Organic foods

USDA Scraps Efforts to Establish Organic Check-off Program

USDA’s Agricultural Market Service (AMS) on May 11 announced the termination of a proposed rule to establish a national research and promotion program for certified organic products. The Organic Check-off program was proposed three years ago by the Organic Trade Association (OTA), which would have administered the program under USDA’s supervision.

USDA said the decision to terminate the program was based on the lack of consensus within the industry in support for the proposed program and divergent views on how to resolve issues in implementing the proposed program. Termination of the rulemaking process removes communication restrictions and allows USDA to engage fully with all interested parties to discuss and consider the future needs of the industry.

Laura Batcha, CEO and executive director, OTA, said USDA’s action to terminate the rulemaking process to establish a national research and promotion program for organic reflects a pattern of holding back forward progress on organic by USDA.

“The $50 billion organic sector offers opportunities for U.S. organic farmers and businesses. It makes no sense that the agency is continuing to take steps to cut it off at the knees,” she said, calling for USDA to lean closer to the consumer and support choice, transparency and opportunity.

“If there was ever a need for an organic check-off, it is now. We are seeing organic dairy and egg sales flattening because of USDA’s failure to move the animal welfare rule forward,” Batcha continued. “Organic research funding is uncertain because it is tied to the unpredictable fate of the Farm Bill. The government also has interfered with the strong role of the National Organic Standards Board. These actions hurt U.S. organic farmers and businesses.”

Some concerns USDA took into consideration were the impact of “de minimis” level exemptions and high-value commodities on the program, how organic promotion would affect other agricultural commodities, the voting methodology that would be used, the financial burden on small entities and the challenges of tracing imported organic products. Additional concerns were the method of assessment for imports, the assessment of non-food products and products “made with (specified ingredients)” and the paperwork burden on covered entities.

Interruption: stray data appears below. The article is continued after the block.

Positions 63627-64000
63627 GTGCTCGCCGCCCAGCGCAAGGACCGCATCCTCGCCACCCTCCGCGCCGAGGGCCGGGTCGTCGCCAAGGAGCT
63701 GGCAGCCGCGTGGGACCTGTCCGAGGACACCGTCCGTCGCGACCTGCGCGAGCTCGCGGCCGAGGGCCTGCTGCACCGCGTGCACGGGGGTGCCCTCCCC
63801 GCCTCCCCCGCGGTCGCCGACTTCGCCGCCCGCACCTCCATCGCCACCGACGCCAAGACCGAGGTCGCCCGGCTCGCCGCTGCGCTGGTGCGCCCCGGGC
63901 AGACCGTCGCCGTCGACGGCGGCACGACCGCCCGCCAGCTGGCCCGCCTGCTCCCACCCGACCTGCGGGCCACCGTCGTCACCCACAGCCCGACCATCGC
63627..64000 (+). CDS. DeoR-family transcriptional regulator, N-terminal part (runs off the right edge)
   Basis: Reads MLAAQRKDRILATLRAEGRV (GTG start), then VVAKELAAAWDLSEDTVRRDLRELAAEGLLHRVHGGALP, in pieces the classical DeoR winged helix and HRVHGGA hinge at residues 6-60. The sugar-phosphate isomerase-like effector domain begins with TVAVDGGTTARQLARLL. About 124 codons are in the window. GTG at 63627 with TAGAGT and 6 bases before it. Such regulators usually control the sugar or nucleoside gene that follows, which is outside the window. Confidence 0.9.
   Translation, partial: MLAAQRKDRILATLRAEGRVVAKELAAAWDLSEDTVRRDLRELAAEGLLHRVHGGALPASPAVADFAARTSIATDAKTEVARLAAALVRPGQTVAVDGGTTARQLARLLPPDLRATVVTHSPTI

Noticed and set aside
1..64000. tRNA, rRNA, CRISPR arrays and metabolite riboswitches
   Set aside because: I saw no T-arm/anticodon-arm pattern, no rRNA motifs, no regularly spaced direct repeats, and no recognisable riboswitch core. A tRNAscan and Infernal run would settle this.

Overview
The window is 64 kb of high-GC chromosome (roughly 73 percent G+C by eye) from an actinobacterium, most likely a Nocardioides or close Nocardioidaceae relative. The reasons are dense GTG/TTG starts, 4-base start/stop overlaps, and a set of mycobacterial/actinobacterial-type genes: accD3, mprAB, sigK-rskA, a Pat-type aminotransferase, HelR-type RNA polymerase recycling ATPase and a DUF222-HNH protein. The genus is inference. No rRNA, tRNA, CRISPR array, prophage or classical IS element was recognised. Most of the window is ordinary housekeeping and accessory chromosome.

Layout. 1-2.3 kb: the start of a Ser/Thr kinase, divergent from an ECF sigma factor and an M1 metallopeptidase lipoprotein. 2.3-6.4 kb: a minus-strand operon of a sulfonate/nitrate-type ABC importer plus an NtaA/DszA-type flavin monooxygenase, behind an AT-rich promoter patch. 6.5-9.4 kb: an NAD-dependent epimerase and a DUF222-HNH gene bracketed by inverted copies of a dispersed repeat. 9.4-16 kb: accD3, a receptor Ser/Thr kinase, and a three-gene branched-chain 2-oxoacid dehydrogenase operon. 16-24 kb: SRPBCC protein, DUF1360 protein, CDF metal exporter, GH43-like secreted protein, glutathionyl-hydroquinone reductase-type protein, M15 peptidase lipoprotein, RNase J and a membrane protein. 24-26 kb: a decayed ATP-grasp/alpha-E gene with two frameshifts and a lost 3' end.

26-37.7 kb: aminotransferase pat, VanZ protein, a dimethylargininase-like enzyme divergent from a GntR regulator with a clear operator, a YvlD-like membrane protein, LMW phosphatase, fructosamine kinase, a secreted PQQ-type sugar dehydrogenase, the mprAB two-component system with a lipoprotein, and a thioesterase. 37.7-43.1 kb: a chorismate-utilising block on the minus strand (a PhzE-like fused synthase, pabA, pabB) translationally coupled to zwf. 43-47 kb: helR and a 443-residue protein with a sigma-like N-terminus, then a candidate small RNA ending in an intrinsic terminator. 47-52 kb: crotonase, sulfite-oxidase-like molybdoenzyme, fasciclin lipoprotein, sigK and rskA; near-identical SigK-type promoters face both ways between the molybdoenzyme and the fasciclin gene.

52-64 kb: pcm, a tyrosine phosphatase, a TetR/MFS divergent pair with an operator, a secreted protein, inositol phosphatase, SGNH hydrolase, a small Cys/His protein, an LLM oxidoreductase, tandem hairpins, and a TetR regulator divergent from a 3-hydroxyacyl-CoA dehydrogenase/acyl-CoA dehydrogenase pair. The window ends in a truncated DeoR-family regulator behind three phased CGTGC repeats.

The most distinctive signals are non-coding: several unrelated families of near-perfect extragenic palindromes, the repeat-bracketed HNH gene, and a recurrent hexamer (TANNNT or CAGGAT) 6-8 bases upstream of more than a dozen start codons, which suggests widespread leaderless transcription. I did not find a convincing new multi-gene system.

“This announcement comes within days of a smiley face GMO disclosure logo, which is bound to cause confusion for consumers and reveals that USDA is not being even-handed. There is no question we need promotion for organic as consumers continue to demand food transparency,” she added.

USDA first published the proposed rule on Jan. 18, 2017 with a 60-day comment period that ended March 20, 2017. The comment period was extended to April 19, 2017. While USDA said the decision to scrap plans for the program was based on the review of more than 14,700 comments filed by producers and other stakeholders, OTA stated USDA’s assertion that there is “uncertain industry support for and outstanding substantive issues with the proposed program” is simply wrong.

“It is unfathomable that organic stakeholders will not be given the chance to cast their vote, and to decide for themselves if they want to implement an organic check-off,” Batcha said. “USDA unilaterally making the decision on behalf of the 26,000+ certified organic growers, ranchers, processors, handlers, and business owners to not advance the process is stunning.”

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